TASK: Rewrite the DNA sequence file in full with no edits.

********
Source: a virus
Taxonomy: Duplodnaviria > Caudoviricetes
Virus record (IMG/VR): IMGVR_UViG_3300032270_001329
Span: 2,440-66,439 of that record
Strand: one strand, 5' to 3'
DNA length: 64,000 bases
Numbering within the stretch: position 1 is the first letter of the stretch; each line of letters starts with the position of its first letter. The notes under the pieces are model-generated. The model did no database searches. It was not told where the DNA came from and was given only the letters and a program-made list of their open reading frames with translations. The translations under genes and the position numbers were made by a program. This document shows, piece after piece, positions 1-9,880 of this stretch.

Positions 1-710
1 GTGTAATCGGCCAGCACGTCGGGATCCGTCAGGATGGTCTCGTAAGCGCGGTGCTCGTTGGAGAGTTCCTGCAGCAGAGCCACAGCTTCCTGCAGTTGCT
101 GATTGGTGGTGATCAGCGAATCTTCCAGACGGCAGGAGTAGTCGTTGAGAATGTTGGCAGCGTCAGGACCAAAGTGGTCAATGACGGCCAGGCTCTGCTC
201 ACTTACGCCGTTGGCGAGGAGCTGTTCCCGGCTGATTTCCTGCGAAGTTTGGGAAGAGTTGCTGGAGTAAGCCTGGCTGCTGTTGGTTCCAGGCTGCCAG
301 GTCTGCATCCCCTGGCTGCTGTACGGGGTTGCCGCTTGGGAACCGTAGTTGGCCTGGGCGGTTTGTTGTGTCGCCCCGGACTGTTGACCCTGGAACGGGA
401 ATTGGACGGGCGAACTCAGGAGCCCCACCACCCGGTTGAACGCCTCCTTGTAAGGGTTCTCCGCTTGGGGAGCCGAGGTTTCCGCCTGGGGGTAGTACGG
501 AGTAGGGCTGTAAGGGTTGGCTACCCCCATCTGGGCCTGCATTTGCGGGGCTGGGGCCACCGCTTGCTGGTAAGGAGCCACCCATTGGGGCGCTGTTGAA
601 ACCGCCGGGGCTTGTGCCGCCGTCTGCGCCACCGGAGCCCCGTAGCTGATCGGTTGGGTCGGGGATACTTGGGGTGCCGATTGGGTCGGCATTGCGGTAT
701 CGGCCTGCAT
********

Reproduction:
Source: a virus
Taxonomy: Duplodnaviria > Caudoviricetes
Virus record (IMG/VR): IMGVR_UViG_3300032270_001329
Span: 2,440-66,439 of that record
Strand: one strand, 5' to 3'
DNA length: 64,000 bases
Numbering within the stretch: position 1 is the first letter of the stretch; each line of letters starts with the position of its first letter. The notes under the pieces are model-generated. The model did no database searches. It was not told where the DNA came from and was given only the letters and a program-made list of their open reading frames with translations. The translations under genes and the position numbers were made by a program. This document shows, piece after piece, positions 1-9,880 of this stretch.

Positions 1-710
1 GTGTAATCGGCCAGCACGTCGGGATCCGTCAGGATGGTCTCGTAAGCGCGGTGCTCGTTGGAGAGTTCCTGCAGCAGAGCCACAGCTTCCTGCAGTTGCT
101 GATTGGTGGTGATCAGCGAATCTTCCAGACGGCAGGAGTAGTCGTTGAGAATGTTGGCAGCGTCAGGACCAAAGTGGTCAATGACGGCCAGGCTCTGCTC
201 ACTTACGCCGTTGGCGAGGAGCTGTTCCCGGCTGATTTCCTGCGAAGTTTGGGAAGAGTTGCTGGAGTAAGCCTGGCTGCTGTTGGTTCCAGGCTGCCAG
301 GTCTGCATCCCCTGGCTGCTGTACGGGGTTGCCGCTTGGGAACCGTAGTTGGCCTGGGCGGTTTGTTGTGTCGCCCCGGACTGTTGACCCTGGAACGGGA
401 ATTGGACGGGCGAACTCAGGAGCCCCACCACCCGGTTGAACGCCTCCTTGTAAGGGTTCTCCGCTTGGGGAGCCGAGGTTTCCGCCTGGGGGTAGTACGG
501 AGTAGGGCTGTAAGGGTTGGCTACCCCCATCTGGGCCTGCATTTGCGGGGCTGGGGCCACCGCTTGCTGGTAAGGAGCCACCCATTGGGGCGCTGTTGAA
601 ACCGCCGGGGCTTGTGCCGCCGTCTGCGCCACCGGAGCCCCGTAGCTGATCGGTTGGGTCGGGGATACTTGGGGTGCCGATTGGGTCGGCATTGCGGTAT
701 CGGCCTGCAT